My editorial from the February issue of International Tax Review
“We all want to change the world”, John Lennon once sang.
For environmentalists, carbon taxes and emissions trading systems have long been a key tool in changing the world for the better. With the polar ice caps and life-giving Andean glaciers melting, African crops failing and sea levels rising, urgent action is needed for nations to bring their carbon emissions under control to fight climate change. For that to happen, tax measures are essential to wean the economy off its dependency on highly polluting fossil fuels.
From this year, at least 33 countries and 18 sub-national jurisdictions are expected to be operating carbon pricing schemes. This covers around 850 million people, 30% of the global economy, and 20% of global emissions.
The EU Emissions Trading Scheme (ETS) covers all 27 member states as well as Iceland, Liechtenstein and Norway. Australia launched its carbon tax last July and with its plans to link the scheme to the EU carbon market, the beginnings of a global carbon trading system can be seen. China will be piloting a carbon tax in seven key provinces this year and there are whispers that it too may eventually look to link its market to the EU’s.
Carbon taxes are here to stay.
But a greener economy is not bad news for business. And carbon taxes, in the long run, can save companies money.
The rise of carbon pricing may present an initial cost to businesses, but over time it will encourage them to bring down their emissions and increase their energy efficiency, which should help them weather the storm of future price hikes in oil and gas, which have always been vulnerable to wars, scarcities and geopolitical crises.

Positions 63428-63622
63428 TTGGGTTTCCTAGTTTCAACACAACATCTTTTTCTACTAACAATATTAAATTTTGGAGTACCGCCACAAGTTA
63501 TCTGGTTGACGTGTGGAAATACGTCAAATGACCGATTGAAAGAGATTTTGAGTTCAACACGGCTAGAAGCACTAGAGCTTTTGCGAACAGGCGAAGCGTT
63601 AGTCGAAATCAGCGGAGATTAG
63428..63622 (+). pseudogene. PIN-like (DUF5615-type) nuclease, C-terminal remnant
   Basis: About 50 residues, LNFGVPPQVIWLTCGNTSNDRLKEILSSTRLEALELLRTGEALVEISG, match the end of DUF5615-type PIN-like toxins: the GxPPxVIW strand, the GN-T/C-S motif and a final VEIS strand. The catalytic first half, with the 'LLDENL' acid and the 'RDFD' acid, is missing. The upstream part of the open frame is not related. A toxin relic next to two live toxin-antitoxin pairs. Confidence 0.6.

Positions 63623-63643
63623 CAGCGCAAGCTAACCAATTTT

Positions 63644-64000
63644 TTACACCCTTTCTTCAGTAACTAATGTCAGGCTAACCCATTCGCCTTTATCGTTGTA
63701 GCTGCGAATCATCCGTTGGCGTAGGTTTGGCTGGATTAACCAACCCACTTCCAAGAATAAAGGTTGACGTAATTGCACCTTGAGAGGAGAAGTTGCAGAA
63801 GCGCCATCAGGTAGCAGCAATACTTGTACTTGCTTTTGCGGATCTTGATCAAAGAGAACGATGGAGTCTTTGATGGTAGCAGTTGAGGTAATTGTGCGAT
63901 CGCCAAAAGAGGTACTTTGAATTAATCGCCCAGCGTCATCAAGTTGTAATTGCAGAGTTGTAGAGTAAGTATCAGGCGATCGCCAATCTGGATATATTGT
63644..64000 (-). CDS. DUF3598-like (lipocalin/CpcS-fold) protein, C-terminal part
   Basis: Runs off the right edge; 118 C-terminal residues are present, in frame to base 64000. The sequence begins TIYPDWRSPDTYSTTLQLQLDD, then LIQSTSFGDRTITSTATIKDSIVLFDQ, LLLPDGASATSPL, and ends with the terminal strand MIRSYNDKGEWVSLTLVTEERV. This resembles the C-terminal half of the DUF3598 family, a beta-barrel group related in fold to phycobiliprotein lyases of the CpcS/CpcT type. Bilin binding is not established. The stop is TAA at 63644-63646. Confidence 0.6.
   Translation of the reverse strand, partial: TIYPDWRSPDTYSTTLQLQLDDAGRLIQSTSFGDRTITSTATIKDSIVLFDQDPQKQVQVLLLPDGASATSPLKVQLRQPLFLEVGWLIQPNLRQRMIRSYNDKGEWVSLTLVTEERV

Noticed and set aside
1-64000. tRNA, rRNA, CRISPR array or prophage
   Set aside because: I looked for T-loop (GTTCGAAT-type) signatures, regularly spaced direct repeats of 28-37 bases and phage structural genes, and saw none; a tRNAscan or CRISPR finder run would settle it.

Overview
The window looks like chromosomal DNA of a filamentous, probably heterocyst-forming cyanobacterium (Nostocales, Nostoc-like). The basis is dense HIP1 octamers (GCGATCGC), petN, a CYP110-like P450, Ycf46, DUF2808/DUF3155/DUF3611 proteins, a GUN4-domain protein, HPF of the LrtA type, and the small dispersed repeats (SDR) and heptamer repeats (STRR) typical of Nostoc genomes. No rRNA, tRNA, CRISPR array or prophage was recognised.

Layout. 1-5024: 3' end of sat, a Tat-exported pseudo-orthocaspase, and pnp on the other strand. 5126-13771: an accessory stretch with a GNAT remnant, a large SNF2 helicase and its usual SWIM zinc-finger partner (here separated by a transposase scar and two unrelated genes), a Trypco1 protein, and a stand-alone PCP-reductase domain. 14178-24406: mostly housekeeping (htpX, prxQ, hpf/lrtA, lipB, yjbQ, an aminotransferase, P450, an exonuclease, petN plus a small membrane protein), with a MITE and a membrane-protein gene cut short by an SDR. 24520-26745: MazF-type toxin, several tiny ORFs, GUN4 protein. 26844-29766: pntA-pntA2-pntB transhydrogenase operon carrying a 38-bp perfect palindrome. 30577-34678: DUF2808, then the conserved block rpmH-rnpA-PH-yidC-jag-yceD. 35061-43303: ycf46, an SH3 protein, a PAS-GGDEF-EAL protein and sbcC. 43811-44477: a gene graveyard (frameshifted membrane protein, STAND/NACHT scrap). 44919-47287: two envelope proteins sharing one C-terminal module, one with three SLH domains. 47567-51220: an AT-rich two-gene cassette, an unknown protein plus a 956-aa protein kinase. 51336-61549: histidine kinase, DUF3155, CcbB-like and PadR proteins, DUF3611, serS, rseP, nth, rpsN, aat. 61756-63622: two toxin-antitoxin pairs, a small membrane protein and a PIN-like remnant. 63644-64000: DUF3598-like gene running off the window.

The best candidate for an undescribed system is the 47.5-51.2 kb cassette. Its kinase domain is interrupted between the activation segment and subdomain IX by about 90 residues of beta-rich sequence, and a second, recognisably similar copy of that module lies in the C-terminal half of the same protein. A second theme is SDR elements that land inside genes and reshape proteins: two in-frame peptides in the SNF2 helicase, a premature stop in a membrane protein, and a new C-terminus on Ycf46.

Carbon taxes will improve production processes, encourage green investment and spur innovation on new environmentally-friendly products.
Most notably, in an age where avoidance scandals are an almost everyday occurrence, carbon taxes are one of the few taxes governments encourage companies to avoid through effective planning.
The green business is the ethical business and ethics in this day and age have a huge impact on corporate reputation. Imagine a system that lets you look good because you avoid taxes!
Business should be demanding simple taxes that are easy to comply with and a clear price for carbon. But they should not be afraid of this new system as we stand on the verge of the first global carbon market.
Emissions pricing and trading alone will not be enough for governments to meet their climate change commitments. But they will help transform companies into key drivers of green innovation, sustainable investment and environmentally-friendly activity.
When businesses look to the future they may see how carbon taxes will help save them money. And when future generations look back, they may see how business helped save the world.